NYU’s Tisch: Devoted to the indie ‘Dance

NYU Tisch: 20 Years at Sundance

When NYU’s Tisch School of the Arts decided to sponsor the Sundance Film Festival 20 years ago, it was just a few years after the debut of “Sex, Lies, and Videotape,” and indie film was exploding.

Dean Mary Schmidt Campbell, appointed to the post in 1991, deduced that the two groups would be a natural match. Two decades later, the relationship is still going strong.

“Our missions are closely aligned,” says John Tintori, chair of Tisch’s graduate film program. “We’re always looking for interesting people who are natural storytellers so we can teach them how to make films. That’s what Sundance supports too — new storytellers, new voices.”

“In an era where big studios are moving toward mass market film, it’s important for us who are championing singular distinctive voices to support each other,” says Joe Pichirallo, chair of undergraduate film and television at Tisch. “Sundance is an approved and accepted place for talent to be discovered.”

Tisch provides financial support for the festival and holds a party for industry insiders and student/alumni filmmakers as well as a private dinner. So many students plan to go to the festival, either with or without projects, that Tintori says they’re starting their winter semester a week late. “It’s really hard for us to run classes otherwise, because so many students are at the festival,” he says.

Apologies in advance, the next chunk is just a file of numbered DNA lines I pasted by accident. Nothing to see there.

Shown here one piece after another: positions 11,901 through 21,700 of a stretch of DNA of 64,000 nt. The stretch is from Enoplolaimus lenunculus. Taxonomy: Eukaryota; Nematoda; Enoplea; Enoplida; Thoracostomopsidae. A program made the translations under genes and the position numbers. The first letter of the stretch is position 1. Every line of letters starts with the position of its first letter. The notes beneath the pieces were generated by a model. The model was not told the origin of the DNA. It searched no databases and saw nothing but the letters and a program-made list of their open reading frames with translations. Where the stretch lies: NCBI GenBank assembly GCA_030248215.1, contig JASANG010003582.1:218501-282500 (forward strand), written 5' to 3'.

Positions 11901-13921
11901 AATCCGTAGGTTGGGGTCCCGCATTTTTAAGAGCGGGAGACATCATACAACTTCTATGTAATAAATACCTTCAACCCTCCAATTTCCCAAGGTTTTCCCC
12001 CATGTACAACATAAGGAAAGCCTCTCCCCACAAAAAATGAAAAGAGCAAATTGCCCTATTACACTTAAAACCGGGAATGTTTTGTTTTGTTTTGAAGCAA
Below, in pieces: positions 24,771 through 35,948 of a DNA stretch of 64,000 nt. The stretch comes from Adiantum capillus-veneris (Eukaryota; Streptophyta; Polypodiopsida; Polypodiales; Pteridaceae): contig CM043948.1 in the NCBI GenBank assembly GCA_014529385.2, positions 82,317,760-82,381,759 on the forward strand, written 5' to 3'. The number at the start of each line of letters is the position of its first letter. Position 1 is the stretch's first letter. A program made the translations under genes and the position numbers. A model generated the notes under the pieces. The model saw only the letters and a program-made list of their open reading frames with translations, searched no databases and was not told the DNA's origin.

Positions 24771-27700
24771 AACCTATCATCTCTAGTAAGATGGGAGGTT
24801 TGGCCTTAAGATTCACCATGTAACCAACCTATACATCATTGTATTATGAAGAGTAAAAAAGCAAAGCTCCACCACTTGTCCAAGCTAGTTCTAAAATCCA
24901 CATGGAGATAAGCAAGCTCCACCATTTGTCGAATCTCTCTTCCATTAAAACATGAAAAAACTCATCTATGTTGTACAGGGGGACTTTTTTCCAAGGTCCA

Indie filmmakers who have bridged their studies at NYU with Sundance include “Jane Eyre” director Cary Fukunaga, “Pariah” helmer Dee Rees and “Winter’s Bone” director Debra Granick. As they learned, a strong NYU connection can lead to attention, and often success, through Sundance.

Last year, writer Christopher Ford brought “Robot & Frank” to Sundance with director Jake Schreier, a fellow alum. The film, an expansion of a short Ford wrote at Tisch, won the Alfred P. Sloan Prize at the festival.

“I learned through making tons of mistakes on my short,” Ford says today. “Years later, a little wiser, we pulled off the feature version and I found myself at Sundance. When I looked around, I saw a lot of my classmates from NYU.”

The relationship benefits both sides: Sundance is guaranteed an influx of trained, independent-thinking, hungry newcomers while Tisch burnishes its image by turning out filmmakers who land development deals, get distribution and establish long-term, award-winning careers.

This year, four of the films in competition are written or directed by Tisch alums, including “Kill Your Darlings,” “Mother of George” and “Dirty Wars.” The school says that one in three films at the festival this year involve Tisch alums or students behind or before the cameras.

“They encourage the independent spirit and vision with students,” says Michelle Satter, founding director of the feature films program at Sundance. “Tisch’s program has been a great source of filmmakers that we’ve supported over the years in their first features.”